On average, each person uses about 80-100 gallons per day. Wow, that is a lot of water. Did that number surprise you? It surprised me. But then again, think of all the ways you use it. Drinking, cooking, washing hands, flushing the toilet, showering, washing clothes, washing dishes, etc. It adds up quickly, and that's only what we use inside. Outdoor use adds an additional 30%, half of which is used for watering lawns and gardens.
To be clear, I’m not saying watering your yard and garden is a bad thing. But there is plenty of room for improvement all around. When comparing the water use of Americans to those around the world, it is clear we are using more than we need. Reports show the average water use per person in France is 77 gallons a day, in India, it is 38 gallons, and in Mali, it is a mere 3 gallons. While there are many cultural differences between these countries, it is clear we can reduce our water use. We are already seeing the need for water restrictions in developed cities with economic significance, such as Cape Town, South Africa. Without making an effort now, we may find ourselves in a similar situation over the next 50+ years.
What is Water Conservation?
It is the strategy of reducing water use and waste in light of expected water shortages with a growing population. The problem isn’t necessarily a lack of water on the earth, as that number doesn’t really change. It is the amount of water that is actually usable to us that is raising worry. Of all the water on earth, only 3.5% is potable (drinkable). Of that 3.5%, 68% is locked into ice and glaciers, 30% is stored as groundwater, and 0.3% is stored in surface water locations such as lakes, rivers, and swamps (National Geographic).
In addition to more people using water, the delivery of fresh water is becoming less reliable. An area that typically receives plenty of rain to fill its reservoirs, rivers, lakes, ponds, wetlands, estuaries, and more can not necessarily expect that to continue over the next several decades. With changing weather patterns, it is important to learn to get by on less. As you use less water, you can also save the energy required to move what you are no longer using. Moving 8 pounds of water per gallon adds up quickly.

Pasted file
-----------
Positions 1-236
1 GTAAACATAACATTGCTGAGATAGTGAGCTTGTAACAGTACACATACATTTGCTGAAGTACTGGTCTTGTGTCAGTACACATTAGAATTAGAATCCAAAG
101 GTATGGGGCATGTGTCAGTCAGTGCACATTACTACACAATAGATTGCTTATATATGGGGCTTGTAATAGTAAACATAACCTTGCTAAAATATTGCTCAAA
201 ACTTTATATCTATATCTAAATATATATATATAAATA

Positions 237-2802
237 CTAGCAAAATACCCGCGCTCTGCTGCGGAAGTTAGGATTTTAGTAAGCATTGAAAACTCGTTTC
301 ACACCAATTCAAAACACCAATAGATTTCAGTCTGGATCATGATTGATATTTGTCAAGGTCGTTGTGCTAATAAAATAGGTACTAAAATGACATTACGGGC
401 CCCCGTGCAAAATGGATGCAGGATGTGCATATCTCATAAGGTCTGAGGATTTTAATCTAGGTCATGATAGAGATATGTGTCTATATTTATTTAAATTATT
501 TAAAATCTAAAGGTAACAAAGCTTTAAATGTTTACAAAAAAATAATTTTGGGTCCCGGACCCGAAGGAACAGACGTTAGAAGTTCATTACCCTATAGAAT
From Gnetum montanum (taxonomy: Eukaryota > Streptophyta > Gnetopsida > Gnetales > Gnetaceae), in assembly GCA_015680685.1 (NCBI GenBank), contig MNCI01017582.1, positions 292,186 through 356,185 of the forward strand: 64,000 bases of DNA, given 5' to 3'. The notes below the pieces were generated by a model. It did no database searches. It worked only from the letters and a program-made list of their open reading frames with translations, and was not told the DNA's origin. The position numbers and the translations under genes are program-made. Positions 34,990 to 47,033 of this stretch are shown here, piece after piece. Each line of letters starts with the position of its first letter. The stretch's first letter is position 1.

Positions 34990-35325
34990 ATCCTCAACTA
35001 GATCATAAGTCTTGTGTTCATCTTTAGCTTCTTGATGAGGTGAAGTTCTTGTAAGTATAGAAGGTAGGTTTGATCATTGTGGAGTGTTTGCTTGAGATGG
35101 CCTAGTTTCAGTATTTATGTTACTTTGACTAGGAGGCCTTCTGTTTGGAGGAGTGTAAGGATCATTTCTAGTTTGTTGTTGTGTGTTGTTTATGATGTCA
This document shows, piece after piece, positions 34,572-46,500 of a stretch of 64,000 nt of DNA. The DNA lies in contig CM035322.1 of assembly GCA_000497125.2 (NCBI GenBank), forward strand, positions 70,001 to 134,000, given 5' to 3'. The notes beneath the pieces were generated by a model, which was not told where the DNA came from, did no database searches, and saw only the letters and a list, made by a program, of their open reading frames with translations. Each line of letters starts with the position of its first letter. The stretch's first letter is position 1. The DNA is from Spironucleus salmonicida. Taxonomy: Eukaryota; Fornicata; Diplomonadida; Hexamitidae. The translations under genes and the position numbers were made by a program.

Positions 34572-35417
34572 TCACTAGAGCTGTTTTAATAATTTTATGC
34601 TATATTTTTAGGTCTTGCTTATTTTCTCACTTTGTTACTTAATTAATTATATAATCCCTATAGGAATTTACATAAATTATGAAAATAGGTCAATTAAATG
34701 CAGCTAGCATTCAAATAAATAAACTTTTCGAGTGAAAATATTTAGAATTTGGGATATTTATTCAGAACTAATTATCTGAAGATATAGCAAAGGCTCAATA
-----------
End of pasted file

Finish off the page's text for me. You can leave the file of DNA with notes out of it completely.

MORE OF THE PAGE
Ways to Improve Water Efficiency
Not only does fixing leaks reduce the amount of water unnecessarily wasted, but it can also save you some money as well. Keeping an eye on your water use each month can help you identify hidden leaks happening in your house and yard. Just a few years ago, my own parents were alerted of a leak because of the jump in water going into their home with no increased use by them. Come to find out, there was a pipe leaking from our Kitchen to the basement that resulted in mold, and damaged walls and flooring in an area that was not often used. On top of that, the mold that was protruding from the wall was being concealed by a couple of large bookshelves. You can’t always see a small leak until the problem grows and gets out of hand. Simply keeping an eye on the number of gallons used each month may save you a lot of headaches.
Efficient Home Appliances
Toilets, dishwashers, showers, and other home appliances can use a lot of water each day. Simply choosing water-efficient models can help cut back on water use by several gallons while still getting their job done. The Department of Energy can provide more ideas to increase water use efficiency, such as utilizing greywater (drain water), among other ideas.
When it comes to efficiency in the garden, irrigating with drip irrigation can save you 4,000 gallons of water per 250 square feet annually. Drip irrigation works by slowly dripping water at the soils surface. Ideally, the drip line is also covered with mulch, reducing the effect of evaporation. Drip lines can be used for bedding plants, trees, containers, and raised beds. Some people are also finding success by using it for watering lawns, although there is still some hesitancy to use it for this purpose with many unknown obstacles.
Water When Needed
With the introduction of smart watering systems, it is becoming much easier to monitor the moisture levels of your soils. Using this data along with local weather predictions, smart irrigation systems are able to put out only the amount of additional water needed as the soil needs it. Many people overwater their plants because they are only seeing the surface of the soil. Below the surface, soils hold more water that is still accessible to your plant’s root systems. Using technology to better monitor moisture levels in the root zone can help you not only save water but grow healthier plants.
Cover the Ground
In addition to using water-smart irrigation tools, simply keeping the ground covered with plants can reduce water loss through evaporation. Plants play an effective role in cooling the area around them. Utilize a variety of plants by growing trees, bushes, annuals, perennials, and groundcovers to see the best results.